Lawmakers will examine a proposal to raise Connecticut’s sales tax this week. The Connecticut Conference of Municipalities wants to see an increase in the sales tax from 6.35 percent currently, to 6.99 percent. The idea is that the additional revenue should be given to cities and towns so they can control a rise in property taxes.
Joe DeLong of CCM said he doesn’t want to see an overall tax hike, but rather what he terms revenue diversification for his members.
Appearing on WNPR's Where We Live, he pointed out Connecticut’s sales tax is lower than most surrounding states. For instance, Massachusetts levies a sales tax of seven percent.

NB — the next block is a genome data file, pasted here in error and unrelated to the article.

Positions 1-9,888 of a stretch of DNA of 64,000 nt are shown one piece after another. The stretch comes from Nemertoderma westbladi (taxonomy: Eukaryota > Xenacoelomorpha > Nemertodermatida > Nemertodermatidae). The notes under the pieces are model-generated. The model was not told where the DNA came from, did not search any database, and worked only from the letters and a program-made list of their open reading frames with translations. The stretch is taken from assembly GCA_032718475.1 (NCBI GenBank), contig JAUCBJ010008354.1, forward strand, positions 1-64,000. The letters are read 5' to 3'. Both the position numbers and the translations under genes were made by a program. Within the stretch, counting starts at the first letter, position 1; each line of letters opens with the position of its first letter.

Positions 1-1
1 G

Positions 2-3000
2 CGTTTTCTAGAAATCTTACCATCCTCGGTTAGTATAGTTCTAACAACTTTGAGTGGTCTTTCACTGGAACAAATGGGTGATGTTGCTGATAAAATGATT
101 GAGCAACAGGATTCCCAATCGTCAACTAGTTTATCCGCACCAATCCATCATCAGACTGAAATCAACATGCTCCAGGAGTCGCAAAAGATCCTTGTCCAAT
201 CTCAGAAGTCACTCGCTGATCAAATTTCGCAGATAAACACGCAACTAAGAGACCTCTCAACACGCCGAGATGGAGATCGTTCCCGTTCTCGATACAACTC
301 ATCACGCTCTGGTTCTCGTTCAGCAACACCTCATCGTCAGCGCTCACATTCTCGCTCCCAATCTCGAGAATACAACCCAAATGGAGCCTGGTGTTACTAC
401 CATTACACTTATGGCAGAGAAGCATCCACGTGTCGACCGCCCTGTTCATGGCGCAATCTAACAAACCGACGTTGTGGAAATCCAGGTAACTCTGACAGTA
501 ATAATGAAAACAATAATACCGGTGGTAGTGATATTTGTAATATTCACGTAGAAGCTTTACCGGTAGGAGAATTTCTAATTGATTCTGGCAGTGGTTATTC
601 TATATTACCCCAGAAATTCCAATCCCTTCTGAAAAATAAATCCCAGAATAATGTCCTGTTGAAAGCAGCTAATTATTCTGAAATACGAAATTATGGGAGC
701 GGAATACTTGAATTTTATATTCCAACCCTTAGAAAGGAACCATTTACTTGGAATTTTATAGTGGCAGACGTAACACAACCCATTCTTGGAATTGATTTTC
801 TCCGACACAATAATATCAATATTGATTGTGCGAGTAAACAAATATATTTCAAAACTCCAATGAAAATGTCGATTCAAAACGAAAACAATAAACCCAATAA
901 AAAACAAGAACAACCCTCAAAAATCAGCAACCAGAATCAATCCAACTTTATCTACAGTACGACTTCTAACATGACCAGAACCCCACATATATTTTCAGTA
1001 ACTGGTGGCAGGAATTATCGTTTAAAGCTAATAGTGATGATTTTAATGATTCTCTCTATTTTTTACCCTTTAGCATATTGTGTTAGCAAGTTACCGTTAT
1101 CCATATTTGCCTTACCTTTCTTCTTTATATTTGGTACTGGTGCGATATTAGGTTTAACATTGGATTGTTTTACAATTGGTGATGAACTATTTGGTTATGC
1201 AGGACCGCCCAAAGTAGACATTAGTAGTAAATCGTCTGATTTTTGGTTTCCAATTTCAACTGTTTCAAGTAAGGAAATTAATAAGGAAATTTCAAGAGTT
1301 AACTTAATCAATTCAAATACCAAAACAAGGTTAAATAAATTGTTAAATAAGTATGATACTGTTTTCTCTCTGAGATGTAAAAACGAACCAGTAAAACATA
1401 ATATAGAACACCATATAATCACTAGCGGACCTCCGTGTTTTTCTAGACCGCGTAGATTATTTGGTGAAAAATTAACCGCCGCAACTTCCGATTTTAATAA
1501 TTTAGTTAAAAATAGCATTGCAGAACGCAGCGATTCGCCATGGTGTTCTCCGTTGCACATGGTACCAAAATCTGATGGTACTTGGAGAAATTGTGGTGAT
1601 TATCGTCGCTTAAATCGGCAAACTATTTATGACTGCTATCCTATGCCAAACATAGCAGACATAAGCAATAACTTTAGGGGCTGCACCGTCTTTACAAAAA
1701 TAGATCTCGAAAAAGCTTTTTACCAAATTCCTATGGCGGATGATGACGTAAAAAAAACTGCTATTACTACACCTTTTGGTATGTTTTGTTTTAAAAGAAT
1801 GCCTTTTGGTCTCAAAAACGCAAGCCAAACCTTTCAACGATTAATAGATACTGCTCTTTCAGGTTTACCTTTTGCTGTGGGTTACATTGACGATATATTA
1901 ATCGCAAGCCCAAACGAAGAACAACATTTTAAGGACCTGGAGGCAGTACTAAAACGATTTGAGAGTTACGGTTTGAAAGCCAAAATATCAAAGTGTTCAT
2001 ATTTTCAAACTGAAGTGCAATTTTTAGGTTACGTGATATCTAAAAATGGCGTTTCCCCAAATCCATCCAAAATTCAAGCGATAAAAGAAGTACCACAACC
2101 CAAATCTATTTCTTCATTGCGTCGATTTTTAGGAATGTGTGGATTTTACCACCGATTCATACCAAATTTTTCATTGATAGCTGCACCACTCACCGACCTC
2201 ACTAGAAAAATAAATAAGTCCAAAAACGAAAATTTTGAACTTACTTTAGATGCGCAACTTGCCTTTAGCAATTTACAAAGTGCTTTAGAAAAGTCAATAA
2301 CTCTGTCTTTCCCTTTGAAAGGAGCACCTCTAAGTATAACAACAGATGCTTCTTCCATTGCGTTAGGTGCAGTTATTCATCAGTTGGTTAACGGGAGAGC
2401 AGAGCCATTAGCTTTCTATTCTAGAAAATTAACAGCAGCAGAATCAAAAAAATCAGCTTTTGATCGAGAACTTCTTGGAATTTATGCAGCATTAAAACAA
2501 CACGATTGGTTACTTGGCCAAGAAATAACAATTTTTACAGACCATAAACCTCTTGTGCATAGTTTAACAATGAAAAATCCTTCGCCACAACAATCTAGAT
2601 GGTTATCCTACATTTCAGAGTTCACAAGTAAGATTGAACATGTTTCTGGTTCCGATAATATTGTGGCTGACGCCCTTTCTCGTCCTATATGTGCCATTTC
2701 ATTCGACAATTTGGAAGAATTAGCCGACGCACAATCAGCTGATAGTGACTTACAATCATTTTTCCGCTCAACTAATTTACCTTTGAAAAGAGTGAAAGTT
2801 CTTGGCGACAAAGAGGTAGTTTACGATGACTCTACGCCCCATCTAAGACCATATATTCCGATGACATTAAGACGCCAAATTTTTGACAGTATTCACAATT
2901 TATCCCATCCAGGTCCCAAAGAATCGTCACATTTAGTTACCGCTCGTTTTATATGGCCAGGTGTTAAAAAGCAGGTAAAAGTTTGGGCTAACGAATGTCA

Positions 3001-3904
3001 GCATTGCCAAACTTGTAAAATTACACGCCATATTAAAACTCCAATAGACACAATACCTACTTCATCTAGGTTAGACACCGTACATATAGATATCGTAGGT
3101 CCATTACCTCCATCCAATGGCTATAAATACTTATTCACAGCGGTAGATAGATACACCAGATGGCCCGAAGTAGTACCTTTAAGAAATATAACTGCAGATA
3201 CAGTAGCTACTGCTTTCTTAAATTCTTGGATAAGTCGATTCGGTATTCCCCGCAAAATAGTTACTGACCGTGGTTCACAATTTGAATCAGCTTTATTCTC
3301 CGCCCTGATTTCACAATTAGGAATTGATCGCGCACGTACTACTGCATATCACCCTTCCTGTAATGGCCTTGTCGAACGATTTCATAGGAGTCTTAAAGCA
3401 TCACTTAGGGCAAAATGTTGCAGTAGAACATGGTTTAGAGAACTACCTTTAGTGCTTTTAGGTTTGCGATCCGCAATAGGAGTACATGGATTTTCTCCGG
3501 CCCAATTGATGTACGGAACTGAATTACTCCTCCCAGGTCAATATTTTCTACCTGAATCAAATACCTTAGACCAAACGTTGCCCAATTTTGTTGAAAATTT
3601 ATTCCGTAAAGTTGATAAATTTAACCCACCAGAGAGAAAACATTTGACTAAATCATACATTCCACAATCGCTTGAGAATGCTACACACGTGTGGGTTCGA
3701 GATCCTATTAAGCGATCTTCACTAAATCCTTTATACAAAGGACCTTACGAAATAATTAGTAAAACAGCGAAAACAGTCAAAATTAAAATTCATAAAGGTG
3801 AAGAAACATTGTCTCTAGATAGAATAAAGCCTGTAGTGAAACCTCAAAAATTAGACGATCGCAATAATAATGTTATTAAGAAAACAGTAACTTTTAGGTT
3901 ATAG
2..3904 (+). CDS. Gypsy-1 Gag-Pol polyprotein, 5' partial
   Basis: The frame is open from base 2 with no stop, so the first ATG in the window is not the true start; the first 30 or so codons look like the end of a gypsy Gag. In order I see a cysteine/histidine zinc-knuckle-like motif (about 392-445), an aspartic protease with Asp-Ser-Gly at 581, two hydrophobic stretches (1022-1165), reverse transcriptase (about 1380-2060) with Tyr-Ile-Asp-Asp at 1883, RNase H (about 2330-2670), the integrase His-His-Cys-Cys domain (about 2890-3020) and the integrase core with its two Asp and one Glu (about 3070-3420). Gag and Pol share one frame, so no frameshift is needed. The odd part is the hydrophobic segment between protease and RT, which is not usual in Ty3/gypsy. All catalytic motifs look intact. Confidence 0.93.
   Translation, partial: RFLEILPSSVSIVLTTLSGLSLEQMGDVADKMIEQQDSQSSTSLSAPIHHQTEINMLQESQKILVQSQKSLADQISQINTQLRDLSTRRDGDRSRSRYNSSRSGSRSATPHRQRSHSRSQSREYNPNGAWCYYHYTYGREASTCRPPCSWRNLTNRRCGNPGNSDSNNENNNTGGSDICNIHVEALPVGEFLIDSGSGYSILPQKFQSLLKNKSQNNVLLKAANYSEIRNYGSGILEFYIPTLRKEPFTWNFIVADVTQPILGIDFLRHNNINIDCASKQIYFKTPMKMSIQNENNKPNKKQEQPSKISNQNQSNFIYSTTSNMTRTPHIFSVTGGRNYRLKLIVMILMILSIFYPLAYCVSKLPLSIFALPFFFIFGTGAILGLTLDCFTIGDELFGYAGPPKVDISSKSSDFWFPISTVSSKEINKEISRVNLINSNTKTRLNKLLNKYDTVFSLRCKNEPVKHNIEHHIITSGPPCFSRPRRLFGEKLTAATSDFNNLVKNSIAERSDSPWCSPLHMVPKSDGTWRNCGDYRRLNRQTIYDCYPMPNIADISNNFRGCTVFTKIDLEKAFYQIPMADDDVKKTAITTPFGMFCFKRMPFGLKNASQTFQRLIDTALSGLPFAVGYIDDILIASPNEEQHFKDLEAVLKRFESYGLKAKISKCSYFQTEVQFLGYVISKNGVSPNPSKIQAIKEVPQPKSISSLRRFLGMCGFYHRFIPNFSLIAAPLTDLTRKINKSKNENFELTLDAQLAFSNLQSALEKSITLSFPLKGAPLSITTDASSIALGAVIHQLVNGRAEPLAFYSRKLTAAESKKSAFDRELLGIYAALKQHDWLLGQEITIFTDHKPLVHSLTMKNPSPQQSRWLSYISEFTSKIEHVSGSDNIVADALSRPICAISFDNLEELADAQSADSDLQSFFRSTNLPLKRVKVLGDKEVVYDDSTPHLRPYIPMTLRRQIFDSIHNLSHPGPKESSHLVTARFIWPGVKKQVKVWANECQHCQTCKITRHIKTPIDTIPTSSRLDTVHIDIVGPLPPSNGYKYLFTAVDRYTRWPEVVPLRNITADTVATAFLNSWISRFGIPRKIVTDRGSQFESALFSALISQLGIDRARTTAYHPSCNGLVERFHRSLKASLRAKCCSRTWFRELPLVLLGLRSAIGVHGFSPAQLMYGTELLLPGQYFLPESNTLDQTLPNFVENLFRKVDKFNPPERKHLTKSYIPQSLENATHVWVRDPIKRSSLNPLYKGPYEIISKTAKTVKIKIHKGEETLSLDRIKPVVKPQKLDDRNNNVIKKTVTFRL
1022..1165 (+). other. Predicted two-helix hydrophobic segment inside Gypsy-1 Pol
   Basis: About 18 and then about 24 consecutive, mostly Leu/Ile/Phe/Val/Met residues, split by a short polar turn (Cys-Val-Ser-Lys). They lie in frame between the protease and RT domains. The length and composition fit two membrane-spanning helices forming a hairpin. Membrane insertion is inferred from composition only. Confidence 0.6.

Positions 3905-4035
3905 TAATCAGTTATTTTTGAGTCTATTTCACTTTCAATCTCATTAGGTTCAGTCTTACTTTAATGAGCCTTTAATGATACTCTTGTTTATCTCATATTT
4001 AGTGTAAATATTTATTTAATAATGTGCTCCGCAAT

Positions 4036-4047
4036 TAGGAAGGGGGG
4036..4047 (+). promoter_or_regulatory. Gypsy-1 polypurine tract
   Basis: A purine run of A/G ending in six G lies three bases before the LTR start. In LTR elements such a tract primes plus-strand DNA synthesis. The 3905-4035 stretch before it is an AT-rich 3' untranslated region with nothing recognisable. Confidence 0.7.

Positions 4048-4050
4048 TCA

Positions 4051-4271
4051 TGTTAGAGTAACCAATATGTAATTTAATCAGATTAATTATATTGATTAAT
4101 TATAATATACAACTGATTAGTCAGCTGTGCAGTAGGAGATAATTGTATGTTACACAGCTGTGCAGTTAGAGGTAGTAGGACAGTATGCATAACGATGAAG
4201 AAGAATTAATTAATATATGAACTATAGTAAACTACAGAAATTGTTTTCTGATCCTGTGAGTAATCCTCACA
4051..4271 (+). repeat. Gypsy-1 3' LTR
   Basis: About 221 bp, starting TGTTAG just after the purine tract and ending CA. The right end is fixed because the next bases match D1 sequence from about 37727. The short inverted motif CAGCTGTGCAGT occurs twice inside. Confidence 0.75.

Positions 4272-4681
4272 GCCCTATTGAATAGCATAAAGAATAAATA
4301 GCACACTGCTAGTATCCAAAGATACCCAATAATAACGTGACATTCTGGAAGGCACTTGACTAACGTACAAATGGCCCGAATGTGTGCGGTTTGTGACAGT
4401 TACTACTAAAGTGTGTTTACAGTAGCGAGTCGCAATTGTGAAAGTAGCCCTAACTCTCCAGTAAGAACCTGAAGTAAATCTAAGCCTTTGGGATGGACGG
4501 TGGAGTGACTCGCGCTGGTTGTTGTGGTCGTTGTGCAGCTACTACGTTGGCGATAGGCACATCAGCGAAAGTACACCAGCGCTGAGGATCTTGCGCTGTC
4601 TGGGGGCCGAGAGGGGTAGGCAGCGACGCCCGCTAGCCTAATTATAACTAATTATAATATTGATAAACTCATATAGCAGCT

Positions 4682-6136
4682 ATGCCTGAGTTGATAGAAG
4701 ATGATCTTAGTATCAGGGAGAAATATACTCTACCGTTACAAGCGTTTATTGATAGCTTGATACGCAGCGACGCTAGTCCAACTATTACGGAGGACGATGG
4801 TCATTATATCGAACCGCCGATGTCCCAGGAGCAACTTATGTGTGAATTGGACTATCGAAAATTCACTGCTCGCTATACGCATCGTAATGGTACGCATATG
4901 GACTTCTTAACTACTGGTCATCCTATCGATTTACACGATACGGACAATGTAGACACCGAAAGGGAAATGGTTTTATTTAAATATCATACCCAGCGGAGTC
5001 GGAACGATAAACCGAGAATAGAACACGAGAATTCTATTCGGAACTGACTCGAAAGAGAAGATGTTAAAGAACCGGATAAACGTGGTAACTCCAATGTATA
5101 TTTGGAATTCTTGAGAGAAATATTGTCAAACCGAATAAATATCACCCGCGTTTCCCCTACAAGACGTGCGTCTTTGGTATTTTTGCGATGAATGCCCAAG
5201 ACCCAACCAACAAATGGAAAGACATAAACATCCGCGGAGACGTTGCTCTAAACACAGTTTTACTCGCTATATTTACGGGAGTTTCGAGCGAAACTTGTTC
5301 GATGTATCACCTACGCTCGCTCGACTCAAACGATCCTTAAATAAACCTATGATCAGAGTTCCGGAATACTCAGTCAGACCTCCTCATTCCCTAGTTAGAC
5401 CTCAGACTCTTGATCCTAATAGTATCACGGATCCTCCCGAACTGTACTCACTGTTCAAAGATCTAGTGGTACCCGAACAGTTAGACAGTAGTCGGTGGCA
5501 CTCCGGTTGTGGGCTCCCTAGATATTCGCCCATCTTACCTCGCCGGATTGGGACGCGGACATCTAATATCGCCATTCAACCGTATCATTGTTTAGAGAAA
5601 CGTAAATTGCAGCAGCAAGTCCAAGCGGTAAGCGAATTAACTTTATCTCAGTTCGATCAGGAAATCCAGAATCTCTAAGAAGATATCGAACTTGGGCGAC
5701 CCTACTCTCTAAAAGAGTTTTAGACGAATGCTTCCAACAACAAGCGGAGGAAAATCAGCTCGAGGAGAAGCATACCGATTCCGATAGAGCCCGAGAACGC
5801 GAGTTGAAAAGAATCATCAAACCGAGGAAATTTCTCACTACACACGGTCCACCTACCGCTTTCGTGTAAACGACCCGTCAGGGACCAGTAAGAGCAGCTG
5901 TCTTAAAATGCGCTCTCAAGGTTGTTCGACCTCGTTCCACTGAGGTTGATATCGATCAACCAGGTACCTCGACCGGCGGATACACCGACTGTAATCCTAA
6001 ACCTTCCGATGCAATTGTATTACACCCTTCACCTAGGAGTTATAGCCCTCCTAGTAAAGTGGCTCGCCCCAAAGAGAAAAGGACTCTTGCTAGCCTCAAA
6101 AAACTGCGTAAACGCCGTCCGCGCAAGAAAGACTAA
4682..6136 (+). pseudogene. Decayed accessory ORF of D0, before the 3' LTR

"If we can grab some of that capacity where we can stay competitive and use it to reduce property taxes, and become more competitive in the area of property taxes," he said, "then we think that will generate economic growth within Connecticut."
But the proposal isn’t popular among merchants who have to levy the sales tax.
Tim Phelan of the Connecticut Retail Merchants Association said states like Massachusetts have more generous exemptions from the sales tax on essential items such as clothing and footwear.
He said his members are already suffering because a lot of online shopping is still tax free, and that makes brick and mortar stores uncompetitive.
"If you increase the sales tax, you will just exacerbate that move to making purchases online, which won't help anyone, least of all cities and towns that are going to need money from the state," said Phelan.
The legislature's Finance Committee holds a public hearing Tuesday on the bill.